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With Hamilton Lane's $90 million stake and Vestmark deal in her back pocket, Russell CEO is ready to plunge the old-line, upper-crust firm into the RIA middle-market

Michelle Seitz opened the playbook to allow RIAs more autonomy, and the firm will use wholesalers based less on channel and more on geography.

Tuesday, October 19, 2021 – 2:29 AM by Lisa Shidler
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Michelle Seitz: The resulting one-stop access to extensive private and public markets capabilities is, I believe, unmatched in our industry today.”

With a $90 million kiss from Hamilton Lane and a Vestmark deal earlier this year, Russell Investments CEO Michelle Seitz is ready to win back the hearts, minds and assets of middle-market RIAs. 

The firm's deals with Hamilton last March and Vestmark in August a year ago are the latest milestones on the road to becoming a major provider of portfolio management and trading software and outsourced services.

Russell didn't go to all that trouble for nothing, Seitz says.

Marco Giannini
Hamilton Lane CEO Mario Giannini is investing money into Russell Investments 

"The resulting one-stop access to extensive private and public markets capabilities is, I believe, unmatched in our industry today,” she says in a release.

“We are dedicated to democratizing access to the most sophisticated investment capabilities and tools in the industry," she adds. 

Russell sees green pastures downmarket. McKinsey & Company research reports that 76% of asset owners with assets up to $10 billion have not outsourced their investment activities, the company explains.

"This is about extending our institutional solutions prowess--honed over decades working with the largest asset owners in the world--to more middle-market institutions and wealth management partners and their clients,” Seitz says.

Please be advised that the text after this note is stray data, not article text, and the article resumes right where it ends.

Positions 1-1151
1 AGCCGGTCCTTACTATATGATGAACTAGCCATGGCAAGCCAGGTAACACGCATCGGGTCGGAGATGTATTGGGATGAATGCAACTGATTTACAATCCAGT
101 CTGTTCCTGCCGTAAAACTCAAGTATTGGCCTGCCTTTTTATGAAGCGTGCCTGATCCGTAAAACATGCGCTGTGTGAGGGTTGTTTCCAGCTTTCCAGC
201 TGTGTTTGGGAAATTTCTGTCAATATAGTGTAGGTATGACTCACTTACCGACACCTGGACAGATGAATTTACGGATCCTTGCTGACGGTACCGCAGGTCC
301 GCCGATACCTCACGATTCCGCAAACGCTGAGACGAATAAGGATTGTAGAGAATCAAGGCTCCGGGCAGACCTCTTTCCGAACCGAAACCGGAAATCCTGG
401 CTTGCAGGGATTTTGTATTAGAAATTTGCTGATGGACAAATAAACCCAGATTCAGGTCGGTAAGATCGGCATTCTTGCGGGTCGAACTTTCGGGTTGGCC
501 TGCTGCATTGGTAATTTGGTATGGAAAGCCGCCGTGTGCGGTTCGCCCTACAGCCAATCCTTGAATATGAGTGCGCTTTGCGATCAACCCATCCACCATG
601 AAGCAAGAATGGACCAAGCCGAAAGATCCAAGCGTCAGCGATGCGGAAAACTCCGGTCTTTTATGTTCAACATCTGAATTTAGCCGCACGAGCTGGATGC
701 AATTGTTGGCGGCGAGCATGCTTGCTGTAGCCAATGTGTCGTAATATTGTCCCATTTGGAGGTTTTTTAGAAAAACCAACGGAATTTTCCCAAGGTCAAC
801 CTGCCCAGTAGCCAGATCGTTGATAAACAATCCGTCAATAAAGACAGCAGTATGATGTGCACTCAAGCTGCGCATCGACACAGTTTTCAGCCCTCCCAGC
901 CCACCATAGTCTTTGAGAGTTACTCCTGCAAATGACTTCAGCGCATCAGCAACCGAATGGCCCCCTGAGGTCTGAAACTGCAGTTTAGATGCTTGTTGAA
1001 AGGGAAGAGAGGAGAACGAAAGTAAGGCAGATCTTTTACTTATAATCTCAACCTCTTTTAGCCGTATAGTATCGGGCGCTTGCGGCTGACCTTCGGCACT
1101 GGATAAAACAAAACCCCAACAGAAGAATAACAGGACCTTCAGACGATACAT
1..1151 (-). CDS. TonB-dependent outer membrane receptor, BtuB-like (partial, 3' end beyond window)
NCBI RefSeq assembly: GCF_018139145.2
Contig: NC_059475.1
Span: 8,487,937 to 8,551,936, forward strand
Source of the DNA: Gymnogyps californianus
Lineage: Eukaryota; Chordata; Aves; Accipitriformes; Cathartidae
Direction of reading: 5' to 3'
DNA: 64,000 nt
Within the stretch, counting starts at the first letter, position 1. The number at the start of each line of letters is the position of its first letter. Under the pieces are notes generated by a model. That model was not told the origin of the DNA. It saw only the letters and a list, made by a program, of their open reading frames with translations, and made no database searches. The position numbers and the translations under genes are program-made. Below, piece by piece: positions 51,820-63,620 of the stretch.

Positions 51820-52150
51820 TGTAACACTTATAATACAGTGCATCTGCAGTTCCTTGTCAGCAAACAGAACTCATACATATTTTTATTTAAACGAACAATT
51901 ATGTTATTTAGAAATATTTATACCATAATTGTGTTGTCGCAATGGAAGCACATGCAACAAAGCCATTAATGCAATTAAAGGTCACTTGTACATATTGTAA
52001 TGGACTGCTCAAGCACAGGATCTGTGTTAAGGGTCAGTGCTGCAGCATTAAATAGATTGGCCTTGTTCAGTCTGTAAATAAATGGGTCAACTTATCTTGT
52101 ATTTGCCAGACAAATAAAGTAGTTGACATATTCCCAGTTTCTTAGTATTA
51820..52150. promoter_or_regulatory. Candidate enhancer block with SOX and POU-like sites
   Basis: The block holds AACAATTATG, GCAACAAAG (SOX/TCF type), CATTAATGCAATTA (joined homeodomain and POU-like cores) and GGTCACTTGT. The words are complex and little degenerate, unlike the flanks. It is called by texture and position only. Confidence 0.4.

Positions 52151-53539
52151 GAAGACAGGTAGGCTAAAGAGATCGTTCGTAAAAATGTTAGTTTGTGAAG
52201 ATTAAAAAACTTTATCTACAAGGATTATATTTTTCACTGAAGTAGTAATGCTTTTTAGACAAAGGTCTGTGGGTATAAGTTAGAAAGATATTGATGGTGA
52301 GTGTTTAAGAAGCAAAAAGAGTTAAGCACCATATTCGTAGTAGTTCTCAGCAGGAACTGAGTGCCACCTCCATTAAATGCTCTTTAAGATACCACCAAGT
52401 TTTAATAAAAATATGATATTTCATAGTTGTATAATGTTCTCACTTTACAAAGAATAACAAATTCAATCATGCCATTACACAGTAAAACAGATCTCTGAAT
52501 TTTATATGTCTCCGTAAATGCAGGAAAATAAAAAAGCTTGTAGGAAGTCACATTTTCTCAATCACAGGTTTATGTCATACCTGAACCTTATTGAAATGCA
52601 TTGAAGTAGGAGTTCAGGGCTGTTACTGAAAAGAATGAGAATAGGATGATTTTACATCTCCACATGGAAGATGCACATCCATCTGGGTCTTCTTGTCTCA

The company declined to offer specifics on exactly how it is deploying its $90 million investment. 

Appealing to RIAs

The investment firm was popular with RIAs in the early 2000s and was seen as the ultimate upper-crust provider. It was one of the biggest RIA TAMPS, but a shuffle-board of ownership changes appeared to push RIAs to the backseat.  See: After a decade of unsteady results, SEI Investments is attracting financial advisors again  

Yet, Brad Jung, Russell's head of North America advisory and intermediary solutions, says the company has always been focused on RIAs, despite some perceptions to the contrary. 

Brad Jung
Brad Jung: Russell wants to provide real solutions that will help advisors. 

"That may be the perception from an external viewpoint. But that was not the reality," he says. 

The old-line firm, currently owned by private equity firms TA Associates and Reverence Capital Partners, is remarkably the same, says Timothy Welsh, president of Nexus Strategy, a wealth management consulting firm. 

"Russell hasn’t really changed much at all, other than being bought and sold multiple times by insurance and private equity companies over the past decade or so."  

"However, they have always been a quasi-TAMP and separate account manager for BD reps with smaller portfolios -- $60k minimums for example-- and have struggled mightily through the years to appeal to RIAs."  

Going downstream

Russell partnered earlier this year with Vestmark to oversee separately managed accounts and help woo RIAs of all sizes.

 "It is an opportunity in the wealth market and middle market to make sure we are user friendly," Seitz said. 

Now that Russell is working with IBD advisors they need help with the technology, and Vestmark is providing the necessary tools, Jung adds.

"By giving advisors choice and personalized managed accounts it allows advisors to match specific goals with financial plans but personalized across each goal with technology.

That's why we partnered with Vestmark. We’re able to do that. That’s why we can take what we did for institutional business and take it downstream to RIAs," he says.

Russell first teamed up with Vestmark in 2020 to outsource its portfolio management strategies, and this year Vestmark created six separately managed accounts for advisors. See: After $30-million VC raise, 106 hires and topping $1 trillion of AUA, Vestmark is no longer just that UBS-LPL TAMP engine in the Massachusetts suburbs

Vestmark rapidly found its niche in the crowded RIA TAMP channel with software that allows an RIA to outsource investments without yielding control.